5 Reasons More Leaders Should Be Conducting Competitive Reports
13 Min Read
Educated field teams, CRM platforms, strategic placements and killer packaging are all important tools to your brand’s success. So are you.
Some parts of your job can be harder than others. Competitive reports are one of them. Doing them right takes more than just identifying the brands you’re competing with; assessing their strengths, weaknesses, differentiating factors, marketing tactics and retail presence is a boatload of work. Technology is making the process a whole lot easier these days (shameless Replsy plug), but there can still be understandable resistance to doing them.
Digging into what your competitors are up to can be tough, especially if they’re doing well and you’re trying to catch up. Once you realize that doing competitive reports not only empowers you to take on your competitors, but makes you be better, happier and personally empowered in your role, the process gets less daunting. Don’t just be a manager. Be a leader. Let’s get you motivated to start, revamp or invigorate your competitive reporting process.
1. Get Your Eye-of-the-Tiger Focus On
Rising up, back on the street. Did my time, did my audits. Putting in the work to organize, implement and analyse a competitive report will arm you with what you need to set the right goals and accomplish them in the field. Without clear, organized analysis, you’re setting blind goals. You need focus. Don’t settle for casting a wide net when you could be directly reeling in big fish instead.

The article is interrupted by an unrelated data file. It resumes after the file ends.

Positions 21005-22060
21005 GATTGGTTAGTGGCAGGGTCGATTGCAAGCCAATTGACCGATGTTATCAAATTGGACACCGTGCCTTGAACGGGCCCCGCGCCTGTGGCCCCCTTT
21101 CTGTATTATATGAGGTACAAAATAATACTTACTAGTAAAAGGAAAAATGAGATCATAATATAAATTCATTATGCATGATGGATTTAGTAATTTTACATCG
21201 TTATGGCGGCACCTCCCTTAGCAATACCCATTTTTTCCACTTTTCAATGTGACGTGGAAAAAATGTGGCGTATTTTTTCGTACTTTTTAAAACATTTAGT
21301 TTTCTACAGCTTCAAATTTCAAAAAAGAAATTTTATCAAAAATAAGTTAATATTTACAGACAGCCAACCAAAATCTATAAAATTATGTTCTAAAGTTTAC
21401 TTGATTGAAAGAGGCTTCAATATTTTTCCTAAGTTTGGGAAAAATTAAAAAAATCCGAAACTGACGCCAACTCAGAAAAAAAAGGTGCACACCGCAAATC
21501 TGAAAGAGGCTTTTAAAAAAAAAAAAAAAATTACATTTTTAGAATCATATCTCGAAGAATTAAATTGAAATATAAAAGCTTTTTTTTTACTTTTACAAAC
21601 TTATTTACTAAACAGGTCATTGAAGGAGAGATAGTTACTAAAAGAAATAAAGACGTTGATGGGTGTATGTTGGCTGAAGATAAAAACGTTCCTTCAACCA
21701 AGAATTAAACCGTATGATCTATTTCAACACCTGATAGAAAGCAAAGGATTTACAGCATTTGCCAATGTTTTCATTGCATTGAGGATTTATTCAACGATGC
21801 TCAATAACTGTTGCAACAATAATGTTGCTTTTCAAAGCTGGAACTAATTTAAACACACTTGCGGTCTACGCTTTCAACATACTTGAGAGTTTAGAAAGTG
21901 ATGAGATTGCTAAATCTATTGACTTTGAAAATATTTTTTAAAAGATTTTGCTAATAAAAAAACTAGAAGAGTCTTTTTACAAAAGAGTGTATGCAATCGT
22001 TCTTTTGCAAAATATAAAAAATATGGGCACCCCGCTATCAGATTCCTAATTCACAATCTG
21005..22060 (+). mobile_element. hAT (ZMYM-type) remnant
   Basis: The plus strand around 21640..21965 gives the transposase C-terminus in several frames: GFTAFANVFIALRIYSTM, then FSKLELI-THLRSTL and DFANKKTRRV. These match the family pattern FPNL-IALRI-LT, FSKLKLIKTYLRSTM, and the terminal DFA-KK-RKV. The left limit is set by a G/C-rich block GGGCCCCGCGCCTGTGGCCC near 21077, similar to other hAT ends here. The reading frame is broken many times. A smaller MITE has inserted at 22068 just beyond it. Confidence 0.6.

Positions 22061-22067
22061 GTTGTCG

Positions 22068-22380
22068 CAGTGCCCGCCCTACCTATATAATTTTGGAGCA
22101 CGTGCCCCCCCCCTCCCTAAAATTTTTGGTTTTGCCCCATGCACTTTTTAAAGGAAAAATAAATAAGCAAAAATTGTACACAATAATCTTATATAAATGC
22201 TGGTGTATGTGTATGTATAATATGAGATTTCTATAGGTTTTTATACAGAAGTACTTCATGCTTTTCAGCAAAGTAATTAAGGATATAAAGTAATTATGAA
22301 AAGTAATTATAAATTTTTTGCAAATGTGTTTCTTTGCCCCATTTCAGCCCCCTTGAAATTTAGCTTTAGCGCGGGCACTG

Analysis shapes strategy. Weak analysis means weak strategy, and you aren’t weak, so don’t let your tools be either. If you need more resources on what to include in your competitive report, start with this audit toolkit.
Numbers aren’t where you want them to be? Feel like you’re chasing your tail sometimes? Frustration and lack of focus on your end can leave your reps feeling bummed out too. Monkey see, monkey do.
Doing competitive analyses of your direct competitors and your overall retail landscape will part the fog. You’ll not only have clearer targets, but distinct paths for you and your team to hit them. Maybe you’ll discover you need to schedule more frequent site visits to a specific chain of stores where your competitor is flexing their marketing budget, or that two other brands are now using shelf talkers in your top account so you need to do some defense.
The most important part of going through a competitor analysis isn’t just getting it done, it’s what you do with the information afterwards. Pull out important takeaways and pass them along to your team.
PRO-TIP: You found out in an audit that a competitor is creeping into your space? Try gamifying your sales for the next month and include an incentive for your team to increase facings or meet certain demo goals.
3. Improve Your Own Overall Focus
Consistently setting objectives for yourself and executing them not only checks off tasks, but builds self-discipline and makes you a more efficient, prepared and focused employee. You may not like being a pencil pusher, but if you realize that data is your friend, doors will open. If you’ve been putting off a more robust competitor report, get to it! Block time in the next week to do some competitive auditing.
PRO-TIP:Get in the habit of making to-do lists on pen and paper with actionable, SMART goals (specific, measurable, achievable, results-focused, and time-sensitive). I personally love an old-fashioned steno pad and using multicolor pens to easily color code and prioritize my tasks and notes.
4. Better Understand Profitability and Differentiation